Answer from Sweden to questionnaire with a view of the preparation of Opinion no. 14
(Carl Gustav Fernlund, President, Administrative Court of Appeal in Göteborg)
a) No, a legal proceeding can’t be instigated by electronic means only. The law (e.g. förvaltningsprocesslagen (1971:291)) states that a personal signature is required. However if the court receive an e-mail with a statement that someone wishes to appeal, it is forwarded to the correct instance in the court hierarchy as an appeal. It then has to be sent to the appellant for a signature. If the appellant doesn’t sign, the appeal will be dismissed.
c) The courts generally use traditional means (post or fax) to communicate with all parties. However general questions (not concerning a particular case) sent to the court by e-mail are generally responded to by e-mail, as are requests for judgments. E-mail received by the court is printed and kept in paper version but usually not in an electronic version.
e) Yes, e.g. every judgment is saved as a pdf-file. And all documents drawn up by the courts are saved electronically. There is always a paper file as well. The paper file is considered the authentic file.
f) Yes, there are several laws and decrees.
h) Yes. E.g. you are not allowed to search for sensitive information, and preferably sensitive information shouldn’t be kept electronically. When you listen to recordings made in camera (i.e. when the hearings weren’t public) you are logged. The computer system can handle secret addresses or personal data. The Secrecy Act (Offentlighets- och sekretesslagen (2009:400)) is applicable also to electronic documents.
i) As the courts don’t deal much with electronic documents besides the ones drawn up by the court itself (and also has a paper copy) it hasn’t been an issue.
j) That’s how the communication usually takes place; hence it’s not a problem.
l) No, digital signature doesn’t exist.
m) Yes, the parties generally have access to the complete court file (in paper) unless there are special circumstances and its secret according to the Secrecy Act. However the parties do not have automatic access to the recordings of witness statements, they have to ask for a copy to get it.
o) The electronic files are under the same regulations as paper files.
p) Judges and court staff have access to all court files. However it is only staff taking part in the adjudication process that can edit information, the others can only read information.
a) Judges in administrative courts have access to digital recordings of witness statements from inferior courts. There is also the possibility to have oral hearings through video conference. In general courts, the courts of appeal and the Supreme Court see video tapings of witness statements and hearings of the parties from the district courts. They also have the possibility to have oral hearings through video conference.
b) The expertise (when existing) is usually on paper. The draft decision is electronically accessible to the judges; the personal notes are generally not.
c) No, not in computer, but on file if they have saved all communication.
e) See answer to question 3 a
f) Yes, it’s sometimes used for hearing of witnesses, experts or parties.
g) All courts have electronic files access, electronic data bases of jurisprudence, screen projectors, internet access, video conferencing, video recording and audio recording.
There are State-run databases for national legislation, European legislation, international case-law and law review articles accessible to all judges. There are many different databases run by private institutions covering all the different areas, but each court decides for them which ones they’re going to use. E.g. Karnov, Infotorg, Zetéo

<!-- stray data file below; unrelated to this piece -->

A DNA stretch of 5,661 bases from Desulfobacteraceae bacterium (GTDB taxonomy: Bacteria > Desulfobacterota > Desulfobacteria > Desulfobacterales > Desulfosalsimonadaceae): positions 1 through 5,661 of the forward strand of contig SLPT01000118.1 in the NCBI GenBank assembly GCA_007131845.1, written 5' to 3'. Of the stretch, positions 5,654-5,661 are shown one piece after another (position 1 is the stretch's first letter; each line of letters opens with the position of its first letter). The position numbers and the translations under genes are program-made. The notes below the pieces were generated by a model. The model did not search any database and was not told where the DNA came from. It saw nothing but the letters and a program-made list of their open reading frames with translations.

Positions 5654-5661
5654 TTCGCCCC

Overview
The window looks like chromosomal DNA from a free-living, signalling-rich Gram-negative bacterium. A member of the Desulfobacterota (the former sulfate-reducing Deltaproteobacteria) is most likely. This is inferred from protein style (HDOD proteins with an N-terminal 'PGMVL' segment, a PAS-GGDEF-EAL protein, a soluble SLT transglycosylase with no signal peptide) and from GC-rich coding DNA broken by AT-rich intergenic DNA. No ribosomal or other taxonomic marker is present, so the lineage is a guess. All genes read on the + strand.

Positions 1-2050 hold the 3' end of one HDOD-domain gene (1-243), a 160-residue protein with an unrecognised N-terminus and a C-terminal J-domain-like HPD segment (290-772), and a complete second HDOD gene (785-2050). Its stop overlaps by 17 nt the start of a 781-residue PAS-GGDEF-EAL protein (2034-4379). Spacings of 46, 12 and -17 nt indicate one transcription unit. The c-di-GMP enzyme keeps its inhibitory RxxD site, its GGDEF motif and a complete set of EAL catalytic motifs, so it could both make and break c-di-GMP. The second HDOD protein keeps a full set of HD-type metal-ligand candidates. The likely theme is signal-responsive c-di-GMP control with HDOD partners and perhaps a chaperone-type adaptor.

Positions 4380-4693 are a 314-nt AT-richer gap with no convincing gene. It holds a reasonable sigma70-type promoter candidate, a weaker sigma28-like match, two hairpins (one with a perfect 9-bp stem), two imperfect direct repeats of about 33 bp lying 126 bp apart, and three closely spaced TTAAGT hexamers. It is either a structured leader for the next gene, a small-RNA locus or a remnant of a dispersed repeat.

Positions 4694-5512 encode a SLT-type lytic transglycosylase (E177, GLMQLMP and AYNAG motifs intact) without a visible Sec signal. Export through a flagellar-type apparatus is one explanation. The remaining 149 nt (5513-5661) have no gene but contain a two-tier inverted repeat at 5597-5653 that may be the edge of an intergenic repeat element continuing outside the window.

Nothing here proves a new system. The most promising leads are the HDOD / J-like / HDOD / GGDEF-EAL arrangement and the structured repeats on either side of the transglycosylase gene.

a-b) In administrative courts reporting clerks and judges write judgments on their computers. The secretaries at the offices deliver and register the documents. Some documents are registered by reporting clerks and/or judges and some documents register automatically in the court’s computer system (VERA).
In general courts judges generally write judgments on their computers themselves; occasionally law clerks are allowed to write them. The secretaries deliver and register the documents.
c) Normally, yes
d) Yes, when it’s not already written by a reporting clerk (see question 5 a-b).
e) Yes, there are models for some decisions, e.g. decisions concerning review permits.
f) Yes, in the courts’ computer systems (VERA) and through a certain statistics program (SIV)
g) Yes, you can search through VERA and SIV
a) Yes every judge has access to internet. It’s limited so that websites that could contain security risks and websites that calls for pornography, games and betting are not accessible and some sites are restricted so as not to slow down the system.
b) Most of the courts have their own website containing contact information and general information about the court.
a) Yes a judge may use a private PC/laptop for professional purposes, it’s regulated through decrees, (e.g. DVFS 2006:2 - Domstolsverkets föreskrifter om informationssäkerhet för gemensamma IT-system.) However if the document contains information classified as secret they are not allowed to save it on their private hard drive, instead they have to use e.g. a USB-memory.
b) Yes, unless it’s classified as secret.
a) Yes, it is used as a database and for statistics.
c) The Swedish courts administration produce the statistics. It is used by The Swedish courts administration and the courts.
b) Yes, there are rules on access to data by the person concerned or other persons/institutions in the Secrecy Act. There are also rules on correction and deletion requirements.
The Swedish courts administration decides together with the president or chief judge
The advantages of the development of IT in courts are considerable. It has facilitated and rationalized the work in many ways. I can’t see any major disadvantages with the development that has taken place.